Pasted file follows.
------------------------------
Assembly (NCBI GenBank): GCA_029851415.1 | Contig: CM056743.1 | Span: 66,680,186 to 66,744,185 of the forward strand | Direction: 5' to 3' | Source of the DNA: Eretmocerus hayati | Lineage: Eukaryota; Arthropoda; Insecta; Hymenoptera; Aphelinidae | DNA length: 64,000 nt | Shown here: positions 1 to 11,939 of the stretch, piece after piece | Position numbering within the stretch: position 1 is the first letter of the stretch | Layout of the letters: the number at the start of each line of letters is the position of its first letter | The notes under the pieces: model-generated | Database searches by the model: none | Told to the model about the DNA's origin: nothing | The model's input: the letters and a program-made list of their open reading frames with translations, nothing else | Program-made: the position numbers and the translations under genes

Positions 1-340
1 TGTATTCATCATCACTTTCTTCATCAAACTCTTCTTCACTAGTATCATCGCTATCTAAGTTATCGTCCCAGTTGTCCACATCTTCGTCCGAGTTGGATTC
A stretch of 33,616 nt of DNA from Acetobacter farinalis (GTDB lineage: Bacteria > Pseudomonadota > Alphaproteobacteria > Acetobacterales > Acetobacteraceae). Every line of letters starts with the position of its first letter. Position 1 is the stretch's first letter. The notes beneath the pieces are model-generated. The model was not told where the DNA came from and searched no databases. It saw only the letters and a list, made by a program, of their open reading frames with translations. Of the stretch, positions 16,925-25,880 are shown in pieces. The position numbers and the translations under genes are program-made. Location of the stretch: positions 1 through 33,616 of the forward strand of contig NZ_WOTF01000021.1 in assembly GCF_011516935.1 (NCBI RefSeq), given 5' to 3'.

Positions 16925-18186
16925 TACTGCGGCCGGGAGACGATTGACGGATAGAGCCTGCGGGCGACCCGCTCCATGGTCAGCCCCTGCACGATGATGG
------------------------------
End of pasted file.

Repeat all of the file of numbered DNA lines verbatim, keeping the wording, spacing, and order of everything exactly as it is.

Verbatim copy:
Assembly (NCBI GenBank): GCA_029851415.1 | Contig: CM056743.1 | Span: 66,680,186 to 66,744,185 of the forward strand | Direction: 5' to 3' | Source of the DNA: Eretmocerus hayati | Lineage: Eukaryota; Arthropoda; Insecta; Hymenoptera; Aphelinidae | DNA length: 64,000 nt | Shown here: positions 1 to 11,939 of the stretch, piece after piece | Position numbering within the stretch: position 1 is the first letter of the stretch | Layout of the letters: the number at the start of each line of letters is the position of its first letter | The notes under the pieces: model-generated | Database searches by the model: none | Told to the model about the DNA's origin: nothing | The model's input: the letters and a program-made list of their open reading frames with translations, nothing else | Program-made: the position numbers and the translations under genes

Positions 1-340
1 TGTATTCATCATCACTTTCTTCATCAAACTCTTCTTCACTAGTATCATCGCTATCTAAGTTATCGTCCCAGTTGTCCACATCTTCGTCCGAGTTGGATTC
A stretch of 33,616 nt of DNA from Acetobacter farinalis (GTDB lineage: Bacteria > Pseudomonadota > Alphaproteobacteria > Acetobacterales > Acetobacteraceae). Every line of letters starts with the position of its first letter. Position 1 is the stretch's first letter. The notes beneath the pieces are model-generated. The model was not told where the DNA came from and searched no databases. It saw only the letters and a list, made by a program, of their open reading frames with translations. Of the stretch, positions 16,925-25,880 are shown in pieces. The position numbers and the translations under genes are program-made. Location of the stretch: positions 1 through 33,616 of the forward strand of contig NZ_WOTF01000021.1 in assembly GCF_011516935.1 (NCBI RefSeq), given 5' to 3'.

Positions 16925-18186
16925 TACTGCGGCCGGGAGACGATTGACGGATAGAGCCTGCGGGCGACCCGCTCCATGGTCAGCCCCTGCACGATGATGG